Already late to an evening meeting, I rushed through the hospital halls. Up ahead, an older couple ambled. He was older than she, but there clearly had a strong bond.
She caught my eye and asked, “Do you know how to get to the elevators?”
Opting for expediency, I let her know that I was heading that way. “I’ll take you there.”
Relieved, the woman confided their story: a routine visit for her husband discovered a brain tumor. He was suddenly scheduled for a biopsy in the next morning. She wanted, insisted that he complete an advance directive before the surgery. Neither knew how to begin that conversation or what to discuss.
I’ve experienced this moment in a hospital too many times – the confusion, the fear, the need. It can be so hard in normal circumstances, let alone crisis ones, to start discussions about health care near the end of life.
I wanted this couple to complete the planning, so they could focus on the time together as opposed to possible outcomes.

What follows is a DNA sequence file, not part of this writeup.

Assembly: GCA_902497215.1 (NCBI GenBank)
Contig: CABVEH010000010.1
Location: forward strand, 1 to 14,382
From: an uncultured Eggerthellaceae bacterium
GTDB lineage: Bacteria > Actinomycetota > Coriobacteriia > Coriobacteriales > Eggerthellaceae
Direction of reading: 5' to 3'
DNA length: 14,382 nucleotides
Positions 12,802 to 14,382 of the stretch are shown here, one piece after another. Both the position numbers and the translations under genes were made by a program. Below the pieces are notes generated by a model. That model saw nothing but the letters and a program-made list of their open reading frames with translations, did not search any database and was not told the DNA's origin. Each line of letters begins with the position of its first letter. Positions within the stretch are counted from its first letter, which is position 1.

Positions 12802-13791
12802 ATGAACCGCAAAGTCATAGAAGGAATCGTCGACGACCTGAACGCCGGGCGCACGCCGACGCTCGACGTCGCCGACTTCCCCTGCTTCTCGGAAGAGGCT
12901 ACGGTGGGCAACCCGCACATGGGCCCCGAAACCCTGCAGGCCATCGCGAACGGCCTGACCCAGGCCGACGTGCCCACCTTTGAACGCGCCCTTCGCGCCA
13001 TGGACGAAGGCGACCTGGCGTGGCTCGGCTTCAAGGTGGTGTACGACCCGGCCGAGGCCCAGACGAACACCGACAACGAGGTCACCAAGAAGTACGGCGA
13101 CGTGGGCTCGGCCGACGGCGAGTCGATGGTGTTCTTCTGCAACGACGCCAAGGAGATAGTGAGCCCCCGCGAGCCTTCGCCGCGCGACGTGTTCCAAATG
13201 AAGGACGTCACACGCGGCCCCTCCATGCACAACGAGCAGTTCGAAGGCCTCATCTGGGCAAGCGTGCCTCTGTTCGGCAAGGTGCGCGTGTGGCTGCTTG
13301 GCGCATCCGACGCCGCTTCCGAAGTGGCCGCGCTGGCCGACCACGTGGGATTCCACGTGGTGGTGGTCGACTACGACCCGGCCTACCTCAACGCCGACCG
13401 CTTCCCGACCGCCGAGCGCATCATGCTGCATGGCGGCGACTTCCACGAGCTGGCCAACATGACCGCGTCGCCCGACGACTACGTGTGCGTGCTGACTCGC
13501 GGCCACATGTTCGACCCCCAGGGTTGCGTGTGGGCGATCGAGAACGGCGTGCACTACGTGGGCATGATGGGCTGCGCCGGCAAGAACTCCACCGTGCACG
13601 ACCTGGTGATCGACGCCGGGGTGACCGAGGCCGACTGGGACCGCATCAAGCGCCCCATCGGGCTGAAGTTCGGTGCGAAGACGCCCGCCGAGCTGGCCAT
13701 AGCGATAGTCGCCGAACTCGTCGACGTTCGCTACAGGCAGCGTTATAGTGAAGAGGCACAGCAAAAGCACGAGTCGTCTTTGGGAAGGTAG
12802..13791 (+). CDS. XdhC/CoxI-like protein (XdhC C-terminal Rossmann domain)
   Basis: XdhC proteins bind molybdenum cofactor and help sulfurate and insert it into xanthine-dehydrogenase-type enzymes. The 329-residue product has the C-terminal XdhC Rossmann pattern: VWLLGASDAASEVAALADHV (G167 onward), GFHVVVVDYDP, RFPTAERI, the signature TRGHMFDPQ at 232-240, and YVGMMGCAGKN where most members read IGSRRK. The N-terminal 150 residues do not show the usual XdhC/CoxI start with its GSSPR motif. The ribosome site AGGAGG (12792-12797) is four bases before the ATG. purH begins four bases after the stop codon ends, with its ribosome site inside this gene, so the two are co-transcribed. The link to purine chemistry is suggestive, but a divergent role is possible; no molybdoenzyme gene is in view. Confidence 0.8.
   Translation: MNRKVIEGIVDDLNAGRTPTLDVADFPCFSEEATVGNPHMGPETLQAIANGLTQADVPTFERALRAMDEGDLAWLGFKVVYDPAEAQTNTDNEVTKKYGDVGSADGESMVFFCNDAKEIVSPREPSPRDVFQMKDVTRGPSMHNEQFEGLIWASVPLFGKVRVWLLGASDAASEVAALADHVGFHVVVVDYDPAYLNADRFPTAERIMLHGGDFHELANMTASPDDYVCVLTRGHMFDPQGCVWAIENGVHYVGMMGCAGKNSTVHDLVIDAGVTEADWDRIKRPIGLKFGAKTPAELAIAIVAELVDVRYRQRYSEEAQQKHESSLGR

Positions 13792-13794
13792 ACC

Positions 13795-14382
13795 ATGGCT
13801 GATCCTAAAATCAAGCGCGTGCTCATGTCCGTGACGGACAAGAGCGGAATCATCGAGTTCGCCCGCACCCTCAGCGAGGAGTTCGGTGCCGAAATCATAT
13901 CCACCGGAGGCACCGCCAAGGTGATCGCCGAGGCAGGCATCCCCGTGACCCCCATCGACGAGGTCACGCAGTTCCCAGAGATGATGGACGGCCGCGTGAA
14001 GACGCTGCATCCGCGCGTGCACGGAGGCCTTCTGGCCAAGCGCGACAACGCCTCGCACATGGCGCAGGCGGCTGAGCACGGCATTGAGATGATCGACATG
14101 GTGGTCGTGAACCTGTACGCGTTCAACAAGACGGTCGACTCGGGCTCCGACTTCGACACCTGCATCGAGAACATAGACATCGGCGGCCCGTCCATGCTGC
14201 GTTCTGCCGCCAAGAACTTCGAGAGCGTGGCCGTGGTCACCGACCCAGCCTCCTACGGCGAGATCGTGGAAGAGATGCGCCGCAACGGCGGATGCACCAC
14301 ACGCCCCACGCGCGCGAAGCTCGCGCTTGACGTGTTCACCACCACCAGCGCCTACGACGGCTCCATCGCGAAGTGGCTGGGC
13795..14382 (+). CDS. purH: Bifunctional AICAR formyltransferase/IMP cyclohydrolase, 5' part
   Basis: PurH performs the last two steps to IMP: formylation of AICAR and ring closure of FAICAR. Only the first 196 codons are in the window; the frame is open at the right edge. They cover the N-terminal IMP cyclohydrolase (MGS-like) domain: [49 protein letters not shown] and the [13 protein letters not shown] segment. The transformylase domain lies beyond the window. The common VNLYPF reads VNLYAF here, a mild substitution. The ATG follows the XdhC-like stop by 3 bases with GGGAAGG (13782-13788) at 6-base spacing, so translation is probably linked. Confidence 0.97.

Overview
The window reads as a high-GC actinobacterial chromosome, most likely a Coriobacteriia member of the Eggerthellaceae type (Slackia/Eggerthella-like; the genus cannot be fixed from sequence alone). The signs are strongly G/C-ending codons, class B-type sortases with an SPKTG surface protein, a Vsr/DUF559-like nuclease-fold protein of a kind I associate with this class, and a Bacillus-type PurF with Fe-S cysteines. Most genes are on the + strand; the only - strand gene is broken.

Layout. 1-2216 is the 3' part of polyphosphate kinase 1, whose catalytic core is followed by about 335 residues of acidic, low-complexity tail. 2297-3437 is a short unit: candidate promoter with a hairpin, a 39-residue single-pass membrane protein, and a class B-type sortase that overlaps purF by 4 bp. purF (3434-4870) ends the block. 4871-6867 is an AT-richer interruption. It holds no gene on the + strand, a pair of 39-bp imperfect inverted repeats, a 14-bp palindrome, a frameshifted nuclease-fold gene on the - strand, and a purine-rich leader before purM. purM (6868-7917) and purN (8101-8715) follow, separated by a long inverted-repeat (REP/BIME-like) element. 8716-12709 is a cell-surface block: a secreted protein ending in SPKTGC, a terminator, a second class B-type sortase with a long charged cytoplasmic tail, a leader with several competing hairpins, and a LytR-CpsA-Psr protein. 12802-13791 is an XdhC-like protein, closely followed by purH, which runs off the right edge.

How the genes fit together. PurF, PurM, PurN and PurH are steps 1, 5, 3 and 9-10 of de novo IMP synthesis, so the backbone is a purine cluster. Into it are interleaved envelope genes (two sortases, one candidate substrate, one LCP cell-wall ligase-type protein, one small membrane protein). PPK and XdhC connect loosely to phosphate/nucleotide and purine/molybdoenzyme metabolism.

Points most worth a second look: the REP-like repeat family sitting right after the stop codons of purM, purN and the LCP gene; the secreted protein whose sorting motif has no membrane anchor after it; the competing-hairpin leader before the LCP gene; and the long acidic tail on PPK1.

For about 20 minutes I sat with the couple. We talked about past experiences and what a “best day” looked like. We explored a values and beliefs. In the end, the husband verbalized choices that the wife did not know.
These moments’ drive my work at Honoring Choices Pacific Northwest. People feel relief after talking about their future health care decisions, knowing they will get the care they want.
Unfortunately, this family is not unique. But people should shouldn’t have to rely on a chance elevator ride.